So I think if this is indeed heaven then the story literary occurred and not simply a fictional story imagine by the author as some liberal Christians assume. Literal events happened in history and even though it did not happen here on earth but in an invisible realm it is still part of the reality we are all in. Following this understand, we can say that his event in the narrative objectively wants to establish for us concretely the source of Job’s trial. It is not Job’s sin as his friends assumed. No, the trial comes from God himself. I will pick up this thorny theological concept later. How can God test and Satan tempt and what is the difference? But let us go back to narrative first. 

 Verse 2 reveals God (Yahweh) addressing Satan and establishing his whereabouts. Now Satan’s name means literary “Accuser” or “Adversary”. As we know from book of Revelation and the rest of the New Testament , he continues to devour God’s people and lead his followers to persecute the godly. Revelation 20 reveals to us that Satan has been thrown into the bottomless pit and bounded by the preaching of the gospel. In short, in the period between the first and second coming of Christ, Satan is limited. However, prior to this he appears to be as he confessed, “From going to and fro on the earth, and from walking up and down on it.” At this point of redemptive history, God puts an enmity between Satan (as the serpent) and the woman, and between your offspring and her offspring. In short, the spiritual war between God’s enemies (followers of Satan) and God’s people has begun.  And even at this point when Job lives, Satan continues to attack God’s people. Satan, while summoned to appear before God, remains an enemy of God and his people. 

Then verse 3 lays down for us the challenge God issued before Satan. It was God who puts Job in trial before Satan. Now again modern Christians wrestle with this issue about God’s absolute sovereignty and we can address this later on but the narrative clearly portrays God as the one who present Job before Satan. Again, we have no further context as to why God choose to do this. It is simply a plain statement of fact. And it powerfully asserts for us God’s absolute control over everything that comes to pass. God wants Satan to acknowledge the righteousness God grants to his people by grace. We will explore more this idea later on but God, in his goodness, wisdom, power, and sovereignty, wants to demonstrate saving faith in the lives of his people.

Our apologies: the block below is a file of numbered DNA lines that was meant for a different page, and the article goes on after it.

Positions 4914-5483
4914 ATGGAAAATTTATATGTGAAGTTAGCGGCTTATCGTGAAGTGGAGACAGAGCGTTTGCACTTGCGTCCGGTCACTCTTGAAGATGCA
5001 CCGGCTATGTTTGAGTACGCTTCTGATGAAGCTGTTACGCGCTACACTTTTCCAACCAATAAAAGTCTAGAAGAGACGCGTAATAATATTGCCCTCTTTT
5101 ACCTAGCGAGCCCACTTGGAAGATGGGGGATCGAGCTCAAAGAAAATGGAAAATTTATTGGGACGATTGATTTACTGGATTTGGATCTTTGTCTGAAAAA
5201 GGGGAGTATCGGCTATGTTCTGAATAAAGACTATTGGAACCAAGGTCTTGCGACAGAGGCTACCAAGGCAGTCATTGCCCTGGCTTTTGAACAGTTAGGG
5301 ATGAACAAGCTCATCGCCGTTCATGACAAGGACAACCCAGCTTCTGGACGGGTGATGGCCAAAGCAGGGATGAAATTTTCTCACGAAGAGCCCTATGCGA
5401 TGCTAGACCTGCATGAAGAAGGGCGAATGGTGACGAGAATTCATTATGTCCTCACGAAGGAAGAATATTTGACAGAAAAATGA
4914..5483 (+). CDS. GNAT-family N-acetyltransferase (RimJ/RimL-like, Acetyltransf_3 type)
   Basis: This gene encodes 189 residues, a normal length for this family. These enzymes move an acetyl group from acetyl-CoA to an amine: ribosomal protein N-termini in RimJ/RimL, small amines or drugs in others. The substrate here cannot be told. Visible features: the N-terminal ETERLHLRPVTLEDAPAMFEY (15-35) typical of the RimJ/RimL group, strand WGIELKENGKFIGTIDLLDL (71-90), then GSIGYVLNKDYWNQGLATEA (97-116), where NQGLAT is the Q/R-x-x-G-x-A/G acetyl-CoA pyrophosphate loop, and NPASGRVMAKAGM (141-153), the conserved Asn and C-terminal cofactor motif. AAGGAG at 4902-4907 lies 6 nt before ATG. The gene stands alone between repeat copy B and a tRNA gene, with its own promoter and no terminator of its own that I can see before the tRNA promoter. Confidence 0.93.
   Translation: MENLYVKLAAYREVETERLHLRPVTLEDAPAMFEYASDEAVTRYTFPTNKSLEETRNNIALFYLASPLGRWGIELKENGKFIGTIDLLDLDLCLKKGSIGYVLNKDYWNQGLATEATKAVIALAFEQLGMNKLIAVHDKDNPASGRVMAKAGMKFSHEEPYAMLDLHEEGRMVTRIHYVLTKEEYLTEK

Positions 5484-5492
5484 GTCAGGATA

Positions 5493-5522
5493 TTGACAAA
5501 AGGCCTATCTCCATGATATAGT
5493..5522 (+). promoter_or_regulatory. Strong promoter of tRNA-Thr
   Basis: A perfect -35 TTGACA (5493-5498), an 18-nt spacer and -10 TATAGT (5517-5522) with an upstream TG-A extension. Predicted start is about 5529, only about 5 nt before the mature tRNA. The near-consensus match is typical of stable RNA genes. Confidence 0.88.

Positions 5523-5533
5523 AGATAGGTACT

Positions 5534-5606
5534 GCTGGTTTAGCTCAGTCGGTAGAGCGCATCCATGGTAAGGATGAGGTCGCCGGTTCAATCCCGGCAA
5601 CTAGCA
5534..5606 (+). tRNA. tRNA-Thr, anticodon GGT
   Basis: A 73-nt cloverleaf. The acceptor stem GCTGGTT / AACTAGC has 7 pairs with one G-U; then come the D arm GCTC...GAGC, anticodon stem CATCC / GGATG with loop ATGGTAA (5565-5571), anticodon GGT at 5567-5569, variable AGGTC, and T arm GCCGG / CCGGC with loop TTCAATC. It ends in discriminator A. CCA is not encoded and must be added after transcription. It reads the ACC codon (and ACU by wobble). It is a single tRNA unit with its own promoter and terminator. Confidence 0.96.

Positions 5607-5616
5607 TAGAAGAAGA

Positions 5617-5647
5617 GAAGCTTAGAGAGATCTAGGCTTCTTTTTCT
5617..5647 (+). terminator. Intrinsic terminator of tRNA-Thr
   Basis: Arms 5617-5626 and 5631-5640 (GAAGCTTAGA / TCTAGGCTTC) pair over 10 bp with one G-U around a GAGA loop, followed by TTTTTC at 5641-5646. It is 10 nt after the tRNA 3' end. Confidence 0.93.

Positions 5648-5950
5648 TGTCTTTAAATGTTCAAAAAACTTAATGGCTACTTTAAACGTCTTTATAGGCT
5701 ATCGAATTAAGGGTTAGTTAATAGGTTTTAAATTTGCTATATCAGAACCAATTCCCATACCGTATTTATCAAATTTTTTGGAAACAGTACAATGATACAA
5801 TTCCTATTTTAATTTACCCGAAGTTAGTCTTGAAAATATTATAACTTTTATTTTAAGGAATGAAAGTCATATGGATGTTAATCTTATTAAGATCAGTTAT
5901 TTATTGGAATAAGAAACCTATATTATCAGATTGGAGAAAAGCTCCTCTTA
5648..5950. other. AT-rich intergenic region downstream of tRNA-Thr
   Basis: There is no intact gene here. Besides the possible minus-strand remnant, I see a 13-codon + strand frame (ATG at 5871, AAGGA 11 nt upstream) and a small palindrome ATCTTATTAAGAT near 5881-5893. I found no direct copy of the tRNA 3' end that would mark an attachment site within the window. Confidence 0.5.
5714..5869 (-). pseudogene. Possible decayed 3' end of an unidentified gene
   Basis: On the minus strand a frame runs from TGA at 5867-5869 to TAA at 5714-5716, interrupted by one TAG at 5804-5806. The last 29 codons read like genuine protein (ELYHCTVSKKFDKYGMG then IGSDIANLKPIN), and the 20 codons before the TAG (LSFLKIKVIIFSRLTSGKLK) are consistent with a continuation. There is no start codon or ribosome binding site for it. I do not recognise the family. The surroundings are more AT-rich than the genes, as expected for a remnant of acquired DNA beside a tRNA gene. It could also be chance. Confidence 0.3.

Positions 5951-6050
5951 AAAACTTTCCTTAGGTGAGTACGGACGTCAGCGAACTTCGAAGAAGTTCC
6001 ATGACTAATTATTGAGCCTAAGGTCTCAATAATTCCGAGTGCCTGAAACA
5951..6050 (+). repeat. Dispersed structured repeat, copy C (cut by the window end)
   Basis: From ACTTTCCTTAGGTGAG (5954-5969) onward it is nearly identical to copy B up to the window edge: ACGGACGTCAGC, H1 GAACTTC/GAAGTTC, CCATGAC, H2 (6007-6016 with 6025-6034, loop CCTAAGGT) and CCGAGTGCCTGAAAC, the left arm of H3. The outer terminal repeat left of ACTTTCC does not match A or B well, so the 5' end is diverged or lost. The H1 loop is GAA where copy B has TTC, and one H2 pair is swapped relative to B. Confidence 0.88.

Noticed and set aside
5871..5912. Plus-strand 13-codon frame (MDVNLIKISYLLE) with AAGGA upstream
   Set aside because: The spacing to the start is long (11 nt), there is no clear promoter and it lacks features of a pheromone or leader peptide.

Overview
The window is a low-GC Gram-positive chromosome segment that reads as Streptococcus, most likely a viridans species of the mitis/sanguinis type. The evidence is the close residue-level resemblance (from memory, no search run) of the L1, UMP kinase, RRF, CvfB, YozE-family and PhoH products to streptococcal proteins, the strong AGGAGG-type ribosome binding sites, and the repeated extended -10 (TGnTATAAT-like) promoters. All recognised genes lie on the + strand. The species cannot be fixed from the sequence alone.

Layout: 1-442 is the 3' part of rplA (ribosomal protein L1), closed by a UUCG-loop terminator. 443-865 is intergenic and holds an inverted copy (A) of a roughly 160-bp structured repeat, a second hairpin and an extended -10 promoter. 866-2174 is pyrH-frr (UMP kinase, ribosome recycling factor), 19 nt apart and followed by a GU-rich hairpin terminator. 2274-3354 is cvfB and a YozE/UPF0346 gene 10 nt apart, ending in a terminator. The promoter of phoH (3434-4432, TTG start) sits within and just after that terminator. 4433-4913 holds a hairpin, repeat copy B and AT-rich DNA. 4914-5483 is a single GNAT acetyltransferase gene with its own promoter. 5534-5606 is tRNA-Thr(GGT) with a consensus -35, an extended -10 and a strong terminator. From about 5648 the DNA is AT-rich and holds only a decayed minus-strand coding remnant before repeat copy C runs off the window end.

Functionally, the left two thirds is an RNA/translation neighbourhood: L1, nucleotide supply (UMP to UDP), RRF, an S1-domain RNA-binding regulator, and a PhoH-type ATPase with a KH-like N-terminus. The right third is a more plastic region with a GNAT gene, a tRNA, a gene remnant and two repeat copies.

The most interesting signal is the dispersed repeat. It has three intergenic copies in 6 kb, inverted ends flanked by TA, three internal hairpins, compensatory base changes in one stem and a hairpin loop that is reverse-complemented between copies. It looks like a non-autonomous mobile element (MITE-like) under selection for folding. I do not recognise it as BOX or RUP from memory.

However, Satan malicious insinuate that Job is fake. He accuses Job of hypocrisy. His evil intentions is to tempt Job into sinning by cursing God. He replied to God, “Does Job fear God for no reason? Have you not put a hedge around him and his house and all that he has, on every side? You have blessed the work of his hands, and his possessions have increased in the land. But stretch out your hand and touch all that he has, and he will curse you to your face.” Satan believes that the righteousness God grants cannot and will not persevere in the end. The evil Satan desires to demonstrate is that God people are only thankful in prosperity but never patient in adversity. Satan challenges God back by putting stain over the motives and intention of God’s people. They are all hypocrites unworthy of God’s grace and mercy. In way, he is saying that God’s people are only loyal to you because they benefit from you. Take them all away and they will leave you and eventually curse you. So at the end of verse 12, God gave Satan permission to take way everything from Job.     

 There are two key take ways from the dialogue between God and Satan I would like to emphasize.

First, God remains in control over creation as well in redemption. We know God commonly provides over all his creation but from this narrative we can take comfort from the fact that God specially takes care of his people. God personally and intimately knows Job. He know him by name and character. He continues to uphold Job in all as aspects of his being. In God, Job lives, moves, and have being (cf Acts 17:28). God is united with his people. They are his. No one can snatch them away from his hand.